I still think that sustained pressure from South Africa will lead to success in this series. It will be good if they win here in Wellington because the way things are shaping up the last test in Hamilton could be a shoot out on a spin top.
 

StephenZA

International Coach
We shall see... I don`t think that these pitches will have puffs of dust coming out of them day 1 or 2... maybe day 3-4. Dry and slow, little seam movement and we will be relying on swing/reverse swing. But if Maharaj (who did not bowl his best) gets into the game think he will do well for us and there is always the Elgar hand grenades.
 

SeamUp

International Coach
We shall see... I don`t think that these pitches will have puffs of dust coming out of them day 1 or 2... maybe day 3-4. Dry and slow, little seam movement and we will be relying on swing/reverse swing. But if Maharaj (who did not bowl his best) gets into the game think he will do well for us and there is always the Elgar hand grenades.
Of course.

Just think you should always keep your options open.

I think they didn't keep back Shamsi/Tahir because they not quite sure who to pick. Considering the finger spinners out-bowled our wrist spinners on that wicket.Piedt may come into the reckoning and thank goodness his batting looks to have gone to a new level.
 

SteveNZ

International Captain
Hear, bloody hear. Dunedin weather-bashing is so ****ing tedious. Never mind the outright lie from veganbob.
It's pure bad luck. I was at the 2012 Dunedin Test, the two days in warm-ups were beautifully sunny. So you've had a Test there where it was 1 day out from being untouched by rain. Same thing here. And 2013 v England was unaffected, right? Ignoring my dunce North Pole comment, there's this silly feeling - quite possibly from North Islanders - that the South is blanketed by cold and rain 90% of the time and is unfit to hold cricket matches until they get a covered oval as well. Uni Oval is a ripping place to watch cricket, easy stroll from town, and deserves to be on the calendar.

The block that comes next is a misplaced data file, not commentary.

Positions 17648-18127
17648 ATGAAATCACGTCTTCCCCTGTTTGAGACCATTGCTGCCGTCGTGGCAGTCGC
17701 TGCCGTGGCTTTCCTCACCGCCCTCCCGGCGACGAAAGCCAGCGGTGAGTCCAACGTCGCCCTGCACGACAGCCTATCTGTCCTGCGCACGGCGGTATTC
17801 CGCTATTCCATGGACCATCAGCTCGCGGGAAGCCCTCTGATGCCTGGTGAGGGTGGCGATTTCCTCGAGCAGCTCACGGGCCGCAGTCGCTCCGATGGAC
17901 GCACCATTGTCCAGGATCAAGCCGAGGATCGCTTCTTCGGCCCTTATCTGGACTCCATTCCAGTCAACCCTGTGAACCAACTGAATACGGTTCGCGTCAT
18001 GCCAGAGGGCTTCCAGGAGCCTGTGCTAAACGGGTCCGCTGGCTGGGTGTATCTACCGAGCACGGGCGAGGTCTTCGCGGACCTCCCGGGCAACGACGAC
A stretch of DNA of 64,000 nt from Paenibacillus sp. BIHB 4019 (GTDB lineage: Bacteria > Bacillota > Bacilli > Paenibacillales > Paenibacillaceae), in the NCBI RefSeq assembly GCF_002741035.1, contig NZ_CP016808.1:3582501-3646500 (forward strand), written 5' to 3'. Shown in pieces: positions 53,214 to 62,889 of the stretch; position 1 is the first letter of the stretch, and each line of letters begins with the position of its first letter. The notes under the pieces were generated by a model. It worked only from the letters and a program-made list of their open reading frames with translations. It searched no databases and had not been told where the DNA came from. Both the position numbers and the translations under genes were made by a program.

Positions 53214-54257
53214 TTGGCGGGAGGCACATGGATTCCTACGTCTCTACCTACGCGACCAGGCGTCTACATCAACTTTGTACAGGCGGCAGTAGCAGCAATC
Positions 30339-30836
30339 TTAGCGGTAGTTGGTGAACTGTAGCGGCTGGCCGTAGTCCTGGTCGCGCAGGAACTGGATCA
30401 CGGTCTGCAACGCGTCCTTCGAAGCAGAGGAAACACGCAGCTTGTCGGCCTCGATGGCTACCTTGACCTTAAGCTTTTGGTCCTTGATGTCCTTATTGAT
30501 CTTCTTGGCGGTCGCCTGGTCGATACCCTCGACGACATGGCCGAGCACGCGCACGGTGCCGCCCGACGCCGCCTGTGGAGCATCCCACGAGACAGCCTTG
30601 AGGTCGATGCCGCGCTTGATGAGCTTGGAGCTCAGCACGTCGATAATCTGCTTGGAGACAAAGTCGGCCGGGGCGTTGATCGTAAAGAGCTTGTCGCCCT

veganbob

U19 Vice-Captain
With the amount of rain we've had the last few days, plus meh weather for the next few days , we might accidentally get an interesting pitch for the Wellington test.

The game might be watchable.

Although never underestimate modern drainage's ability to make cricket pitches boring, if desired, regardless of the weather.


Basin Reserve pitch 'hasn't seen daylight since last Friday' as big wet plays havoc with second test preparation | Stuff.co.nz



Hasn't seen daylight for 4 days.

Why would you want a pitch that the South Africans would destroy us in though? We would not last 3 days if it moves around.

The pitch like the last 1 is our best hope. It also served up a very good test match.
 

Immenso

International Debutant
Why would you want a pitch that the South Africans would destroy us in though? We would not last 3 days if it moves around.

The pitch like the last 1 is our best hope. It also served up a very good test match.
Because I've lost so much respect for this team, that I don't want them hiding behind a benign pitch to hide their flaws.

I was ok with this approach in 2011 v SAF (one of the best teams to visit our shores). I was also ok with this approach the following year v ENG, who I thought were awesome but in hindsight were there for the taking.

At that time we were a team on the improve ,but still with warknesses, and biding our time against some of the best seamed sensible.

Now? We can't select, coach, bat, bowl, catch, arrange proper fielding positions, run between wickets, or drs.

I'm ok if they lose in 3 days. That would be a step towards progress if it meant facing up to their fixable flaws.

I invested too much hope in this generation, I am now very bitter.
 

Bahnz

Hall of Fame Member
Big question, if Boult is unavailable, do New Zealand call up Kugz? Can't be denied that he's been the form bowler in domestix for the past couple seasons, and he'd add some backbone to our lower order.
 

RxGM

U19 Vice-Captain
Big question, if Boult is unavailable, do New Zealand call up Kugz? Can't be denied that he's been the form bowler in domestix for the past couple seasons, and he'd add some backbone to our lower order.
From a media perspective I would expect them to debut Kugz overseas/hidden in the rugby season. Will be a ****storm if he was to be selected now, and an absolute distraction to the team.
 

Top